Citizenship Debate in the Constituent Assembly

  • IASbaba
  • December 10, 2021
  • 0
UPSC Articles
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  • GS-1: Modern History
  • GS-2: Historical Background of Indian Polity

Citizenship Debate in the Constituent Assembly

Context: With the contentious farm laws repealed, the discussions turn to the second most politically and legally resisted legislation of recent times, The Citizenship (Amendment) Act, 2019.

Citizenship in Constituent Assembly

  • The citizenship question had been one of the most gruelling tasks confronted by the drafting committee as admitted by Dr B.R.Ambedkar who said that multiple drafts were prepared and destroyed before arriving at a consensus, which may satisfy most people, if not all.
  • The secular and liberal provisions of the proposed draft and the official amendments were fiercely contested on the floor of the Constituent Assembly on religious, ethnic and hyper-nationalistic considerations.
  • Article 5 of the Constitution of India was criticised for its lack of exclusive and preferential provisions on religious lines regarding the declaration as to who shall be the citizen of India (as on the date of commencement of the Constitution). 
    • Dr P.S.Deshmukh from the Central Provinces and Berar proposed changes to Article 5 of the draft by proposing to replace the universally honoured “jus soli” principle by qualifying it with a religious appendage that “every person who is a Hindu or a Sikh by religion and is not a citizen of any other State, wherever he resides shall be entitled to be a citizen of India.”
  • Article 5A of the draft (Article 7 of the Constitution of India), was removed on the ground that its proviso sought to grant citizenship rights to the migrants of Pakistan who had returned to India under a permit for resettlement granted by Indian authorities.

The defenders

  • R.K.Sidhva from C.P. and Berar retorted that mentioning the name of some communities will make other communities feel that they were being ignored.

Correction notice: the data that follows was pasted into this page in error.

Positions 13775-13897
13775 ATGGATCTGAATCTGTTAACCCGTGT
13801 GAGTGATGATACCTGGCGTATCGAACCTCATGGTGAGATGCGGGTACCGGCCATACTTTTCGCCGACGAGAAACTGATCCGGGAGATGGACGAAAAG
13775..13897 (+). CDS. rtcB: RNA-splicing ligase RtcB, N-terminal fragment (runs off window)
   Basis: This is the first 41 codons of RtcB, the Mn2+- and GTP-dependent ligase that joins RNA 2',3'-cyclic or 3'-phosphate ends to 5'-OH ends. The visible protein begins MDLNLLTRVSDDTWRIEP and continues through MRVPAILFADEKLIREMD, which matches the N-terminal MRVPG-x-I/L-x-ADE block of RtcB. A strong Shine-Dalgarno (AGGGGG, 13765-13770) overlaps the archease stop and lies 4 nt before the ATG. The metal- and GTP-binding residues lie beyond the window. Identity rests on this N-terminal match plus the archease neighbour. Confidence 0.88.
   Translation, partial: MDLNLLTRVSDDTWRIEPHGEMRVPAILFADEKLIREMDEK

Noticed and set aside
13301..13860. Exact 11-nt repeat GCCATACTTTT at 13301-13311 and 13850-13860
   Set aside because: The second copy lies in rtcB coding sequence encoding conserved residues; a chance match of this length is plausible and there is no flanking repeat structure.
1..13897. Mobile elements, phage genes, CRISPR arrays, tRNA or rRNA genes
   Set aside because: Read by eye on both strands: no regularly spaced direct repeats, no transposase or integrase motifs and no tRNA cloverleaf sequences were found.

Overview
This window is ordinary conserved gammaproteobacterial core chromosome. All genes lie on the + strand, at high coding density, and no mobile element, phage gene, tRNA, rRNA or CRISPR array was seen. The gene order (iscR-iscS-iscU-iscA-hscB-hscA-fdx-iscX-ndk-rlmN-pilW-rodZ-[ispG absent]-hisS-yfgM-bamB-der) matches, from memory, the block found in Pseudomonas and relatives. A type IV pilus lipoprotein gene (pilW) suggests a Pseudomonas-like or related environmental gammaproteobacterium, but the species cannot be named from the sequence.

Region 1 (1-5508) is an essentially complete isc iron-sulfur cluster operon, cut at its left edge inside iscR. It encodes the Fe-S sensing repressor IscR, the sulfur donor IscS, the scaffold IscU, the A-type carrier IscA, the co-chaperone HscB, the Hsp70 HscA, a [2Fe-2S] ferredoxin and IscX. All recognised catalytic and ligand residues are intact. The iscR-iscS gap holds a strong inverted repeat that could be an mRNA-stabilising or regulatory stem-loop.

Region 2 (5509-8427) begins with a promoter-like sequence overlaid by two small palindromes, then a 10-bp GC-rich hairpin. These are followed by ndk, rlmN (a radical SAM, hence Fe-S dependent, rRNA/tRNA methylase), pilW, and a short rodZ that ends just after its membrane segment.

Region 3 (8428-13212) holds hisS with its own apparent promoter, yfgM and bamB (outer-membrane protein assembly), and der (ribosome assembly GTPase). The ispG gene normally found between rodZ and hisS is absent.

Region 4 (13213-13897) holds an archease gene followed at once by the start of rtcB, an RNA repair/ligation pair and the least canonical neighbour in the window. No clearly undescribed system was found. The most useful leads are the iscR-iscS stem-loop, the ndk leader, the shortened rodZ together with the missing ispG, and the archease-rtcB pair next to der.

• Jawaharalal Nehru supported the draft definition of citizenship on Universal (non-religious) basis and secularism in unequivocal terms.
  • Nehru did not mince words when he stated that “you cannot have rules for Hindus, for Muslims and for Christians only. It is absurd on the face of it”. 
  • With regard to Article 5A drafted, Nehru also impressed upon the possibility of the second wave of migration including non-Hindus and non-Sikhs who were part of the first wave influx. Hence, in his view, foreclosing the doors fearing the influx of some may deprive others of exercising their choice.
  • Brajeshwar Prasad, a member from Bihar, went further in stating that “I see no reason why a Muslim who is a citizen of this country should be deprived of his citizenship at the commencement of this Constitution, especially when we are inviting Hindus who have come to India from Pakistan to become citizens of this country. why cannot a Muhammadan of the frontier be so when we have always said that we are one?”
  • Mahboob Ali Baig went one step ahead by calling the proposition of Dr.Deshmukh as “ ridiculous” as it contemplated giving citizenship rights only to persons who are Hindus and Sikhs. 
  • Alladi Krishnaswamy Ayyar said “we cannot on any racial or religious or other grounds make a distinction between one kind of persons and another, or one sect of persons and another sect of persons having regard to our commitments and the formulation of our policy on various occasions.”

Challenge now

  • The assertion of Dr.Deshmukh that “by the mere fact that he is a Hindu or a Sikh, he should get Indian citizenship” finds its resonance today in the 2019 Citizenship Amendment Act that only people belonging to some faiths are victims of persecution and violence and the doors of the country can be legitimately shut to any other instance of persecution and ethnic violence.

The final outcome of Citizenship debate 

  • The amendment No. 164 proposed by Dr. Deshmukh modifying Article 5 to make citizenship as a matter of right to Hindus and Sikhs irrespective of the place of residence was rejected.
  • The Constituent Assembly debates on citizenship showed that utilising the sentiments of ethnicity and distrust, sagacity & maturity had an upper hand, leading to toleration & establishment of Secular state.

Connecting the dots:

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